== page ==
Oestrogen-free oral contraception with a 4 micrograms drospirenone-only pill: new data and a review of the literature

Santiago Palacios, Pedro Antonio Regidor, Enrico Colli, Sven Olaf Skouby, Dan Apter, Thomas Roemer, Christian Egarter, Rossella E. Nappi, Aleš Skřivánek, Artur J. Jakimiuk, Steven Weyers, Nándor Ács, David Elia, Kristina Gemzell Danielsson, Johannes Bitzer

Research output: Contribution to journalReview articlepeer-review


Purpose: The contraceptive pill is an effective and safe method of preventing pregnancy. The progestins used for contraception either are components of a combined hormonal contraceptive (tablets, patches or vaginal rings) or are used alone in progestin-only formulations. Progestin-only contraceptives are available as daily oral preparations, subcutaneous or intramuscular injectables (every 1–3 months), subdermal implants (every 3–5 years) and intrauterine systems (every 3–5 years). Long-acting progestins are highly effective in typical use and have a very low risk profile and few contraindications. Material and Methods: A new progestin-only, oestrogen-free contraceptive, drospirenone, in a dosage of 4 mg/day in a 24/4 regimen, has received regulatory approval in the USA and the EU. The molecule has antigonadotropic, antimineralocorticoid, antiestrogenic and antiandrogenic properties. Results: The regimen was chosen to improve the bleeding profile; maintain plasma oestradiol levels at those of the early follicular phase, to avoid hypoestrogenism; and preserve efficacy even with a missed pill, as drospirenone has a half-life of 30–34 h. Conclusions: Clinical studies have shown good efficacy, very low cardiovascular side effects and a favourable bleeding pattern, as well as maintenance of ovulation inhibition after scheduled 24 h delays in pill intake.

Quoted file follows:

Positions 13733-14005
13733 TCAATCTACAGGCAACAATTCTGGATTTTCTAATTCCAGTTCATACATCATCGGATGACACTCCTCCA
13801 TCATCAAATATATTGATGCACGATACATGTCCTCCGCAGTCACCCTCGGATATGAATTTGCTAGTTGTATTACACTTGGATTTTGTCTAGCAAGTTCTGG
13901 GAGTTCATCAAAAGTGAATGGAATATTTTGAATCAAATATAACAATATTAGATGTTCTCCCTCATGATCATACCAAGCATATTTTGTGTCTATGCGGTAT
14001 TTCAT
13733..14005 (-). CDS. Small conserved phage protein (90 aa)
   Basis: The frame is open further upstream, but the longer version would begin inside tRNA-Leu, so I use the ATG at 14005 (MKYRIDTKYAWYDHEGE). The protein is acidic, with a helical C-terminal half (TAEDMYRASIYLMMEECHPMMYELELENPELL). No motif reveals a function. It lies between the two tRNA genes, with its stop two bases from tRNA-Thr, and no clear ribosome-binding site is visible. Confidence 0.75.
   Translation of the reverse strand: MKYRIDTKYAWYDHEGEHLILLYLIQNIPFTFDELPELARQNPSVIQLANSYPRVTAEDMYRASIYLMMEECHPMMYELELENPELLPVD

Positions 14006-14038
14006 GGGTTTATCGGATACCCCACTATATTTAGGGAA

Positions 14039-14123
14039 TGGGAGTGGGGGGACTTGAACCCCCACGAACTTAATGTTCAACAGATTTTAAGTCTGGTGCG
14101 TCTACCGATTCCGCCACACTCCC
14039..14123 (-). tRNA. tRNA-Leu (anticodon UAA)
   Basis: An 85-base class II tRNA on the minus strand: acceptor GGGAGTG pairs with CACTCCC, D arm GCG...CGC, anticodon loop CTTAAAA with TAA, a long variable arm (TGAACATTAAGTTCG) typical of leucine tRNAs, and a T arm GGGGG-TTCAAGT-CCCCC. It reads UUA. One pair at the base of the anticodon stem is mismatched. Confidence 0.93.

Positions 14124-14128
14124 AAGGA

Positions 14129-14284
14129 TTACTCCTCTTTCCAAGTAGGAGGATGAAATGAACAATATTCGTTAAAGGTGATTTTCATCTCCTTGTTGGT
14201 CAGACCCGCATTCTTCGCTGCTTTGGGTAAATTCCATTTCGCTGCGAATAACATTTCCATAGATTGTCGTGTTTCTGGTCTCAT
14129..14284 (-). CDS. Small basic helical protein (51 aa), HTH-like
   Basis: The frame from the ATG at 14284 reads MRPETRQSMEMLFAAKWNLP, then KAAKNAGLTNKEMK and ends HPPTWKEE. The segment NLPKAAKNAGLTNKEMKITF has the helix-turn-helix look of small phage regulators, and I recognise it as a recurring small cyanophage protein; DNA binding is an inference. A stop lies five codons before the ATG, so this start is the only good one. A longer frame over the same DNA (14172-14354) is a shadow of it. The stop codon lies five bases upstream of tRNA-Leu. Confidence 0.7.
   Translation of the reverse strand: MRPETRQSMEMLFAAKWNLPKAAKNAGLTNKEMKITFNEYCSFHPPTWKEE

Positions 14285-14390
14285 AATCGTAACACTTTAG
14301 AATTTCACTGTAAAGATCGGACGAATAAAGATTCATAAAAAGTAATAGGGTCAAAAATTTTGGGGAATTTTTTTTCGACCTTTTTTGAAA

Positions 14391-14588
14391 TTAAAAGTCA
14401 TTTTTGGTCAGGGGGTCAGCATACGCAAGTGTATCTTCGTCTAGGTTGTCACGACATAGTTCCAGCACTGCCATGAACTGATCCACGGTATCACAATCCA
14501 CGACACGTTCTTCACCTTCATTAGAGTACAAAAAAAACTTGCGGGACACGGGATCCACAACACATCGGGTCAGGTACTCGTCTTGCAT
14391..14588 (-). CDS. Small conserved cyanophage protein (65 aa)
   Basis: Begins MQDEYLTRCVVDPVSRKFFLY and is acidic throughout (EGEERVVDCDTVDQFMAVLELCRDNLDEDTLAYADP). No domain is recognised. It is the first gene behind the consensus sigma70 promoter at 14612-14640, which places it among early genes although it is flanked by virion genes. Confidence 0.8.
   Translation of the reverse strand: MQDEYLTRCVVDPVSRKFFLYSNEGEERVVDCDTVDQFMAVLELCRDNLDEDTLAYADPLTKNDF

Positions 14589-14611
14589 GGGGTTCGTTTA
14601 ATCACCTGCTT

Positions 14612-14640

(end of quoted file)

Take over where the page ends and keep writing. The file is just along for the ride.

Original languageEnglish
JournalEuropean Journal of Contraception and Reproductive Health Care
Publication statusAccepted/In press - Jan 1 2020


  • Drospirenone
  • oestrogen-free contraception
  • progestins
  • spirolactone derivative

ASJC Scopus subject areas

  • Reproductive Medicine
  • Obstetrics and Gynaecology
  • Pharmacology (medical)

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